How Do You Diagnose Sex Addiction?
Sex Addiction is quite controversial. At , this is one of our specialties. The best answer to this question requires a bit of context.
- The most common symptoms of sex addiction.
- Why the most common criticisms of diagnosing and treating sex addiction are flawed.
- How we diagnose sex addiction or porn addiction here at .
- The politics surrounding sexual addiction as a clinical problem. (And which hinder effective diagnosis by non-specialist clinicians).
The Most Common Symptoms of Sexual Addiction
This is most likely what you’re here for. So I’ll address it first. But I encourage you to read the rest of the article to put this information in context.
A brief screening tool for sex addiction is the PATHOS survey. This is NOT a definitive diagnosis, but a signal that it may be wise to seek help. This is also not a full list of diagnostic criteria, but it is a good place to start. There are six yes or no questions on the PATHOS survey. If you answer, “yes,” to two or more, it may be wise to seek a further assessment.
- Do you often find yourself preoccupied with sexual thoughts? [Preoccupied]
- Do you hide some of your sexual behavior from others? [Ashamed]
- Have you ever sought help for sexual behavior you did not like? [Treatment]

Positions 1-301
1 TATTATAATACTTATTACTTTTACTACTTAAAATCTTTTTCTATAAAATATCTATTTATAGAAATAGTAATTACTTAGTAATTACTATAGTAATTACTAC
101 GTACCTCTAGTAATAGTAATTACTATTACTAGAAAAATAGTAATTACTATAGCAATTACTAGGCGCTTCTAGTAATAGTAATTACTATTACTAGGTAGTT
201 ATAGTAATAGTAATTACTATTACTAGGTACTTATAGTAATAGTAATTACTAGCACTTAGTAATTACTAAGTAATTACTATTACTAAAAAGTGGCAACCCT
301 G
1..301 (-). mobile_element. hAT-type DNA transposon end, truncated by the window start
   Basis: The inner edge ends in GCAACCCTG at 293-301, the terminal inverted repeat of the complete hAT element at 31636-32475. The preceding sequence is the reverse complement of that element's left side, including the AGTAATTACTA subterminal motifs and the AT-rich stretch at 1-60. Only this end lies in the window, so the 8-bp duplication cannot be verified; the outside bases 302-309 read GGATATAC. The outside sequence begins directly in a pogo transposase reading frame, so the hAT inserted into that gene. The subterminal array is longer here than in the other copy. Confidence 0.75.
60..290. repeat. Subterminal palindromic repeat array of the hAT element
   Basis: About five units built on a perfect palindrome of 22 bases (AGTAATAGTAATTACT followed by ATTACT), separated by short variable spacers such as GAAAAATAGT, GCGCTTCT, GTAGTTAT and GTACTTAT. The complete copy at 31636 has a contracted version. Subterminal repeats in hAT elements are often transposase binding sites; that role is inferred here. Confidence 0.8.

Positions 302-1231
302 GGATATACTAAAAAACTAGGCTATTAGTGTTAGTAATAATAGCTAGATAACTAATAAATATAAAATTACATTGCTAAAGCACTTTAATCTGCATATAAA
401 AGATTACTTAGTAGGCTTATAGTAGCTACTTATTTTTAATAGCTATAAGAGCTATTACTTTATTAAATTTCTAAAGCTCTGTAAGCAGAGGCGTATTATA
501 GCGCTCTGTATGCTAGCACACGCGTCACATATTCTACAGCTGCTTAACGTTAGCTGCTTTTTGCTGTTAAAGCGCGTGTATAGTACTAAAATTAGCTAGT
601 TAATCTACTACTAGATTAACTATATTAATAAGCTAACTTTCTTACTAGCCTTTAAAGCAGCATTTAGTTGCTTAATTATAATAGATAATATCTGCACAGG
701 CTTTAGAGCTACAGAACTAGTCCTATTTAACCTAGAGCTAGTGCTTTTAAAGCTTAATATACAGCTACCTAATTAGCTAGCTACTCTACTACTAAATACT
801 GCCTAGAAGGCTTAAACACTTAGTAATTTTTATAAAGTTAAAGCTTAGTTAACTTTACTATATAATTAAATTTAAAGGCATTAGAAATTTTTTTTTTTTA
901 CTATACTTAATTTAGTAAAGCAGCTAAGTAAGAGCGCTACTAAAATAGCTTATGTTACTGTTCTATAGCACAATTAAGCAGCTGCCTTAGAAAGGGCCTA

- Has anyone been hurt emotionally because of your sexual behavior? [Hurt others]
- Do you feel controlled by your sexual desire? [Out of control]
- When you have sex, do you feel depressed afterward? [Sad]
A modified version of the PATHOS survey is included in our (PCS). The PCS includes brief screens for many challenges. This helps to understand each challenge in context. We recommend this wide-spectrum approach over a single-issue brief screening. The PCS takes about 15 minutes to complete and is our proprietary recommendation for a sex addiction survey.
Each challenge on the PCS uses a 0-5 scale. Challenges scoring 2 or higher show that seeking professional help may be wise. Three or more challenges in the 1-2 range show that seeking professional help may be wise. With Restored Life, the first step to getting help is to visit our Get Started page and follow the instructions there.
Why Diagnose Sex Addiction or Porn Addiction?
Most simply, getting a proper diagnosis helps create the most helpful recovery plan. The most helpful plan then creates hope for something better. No diagnosis, no plan. No plan, no hope.
Most Common Criticisms of Diagnosing and Treating Sex Addiction
As I stated above, this issue is controversial. There are many criticisms therapists who diagnose and treat sex addiction. Most critics claim that the whole field is invalid and wrong.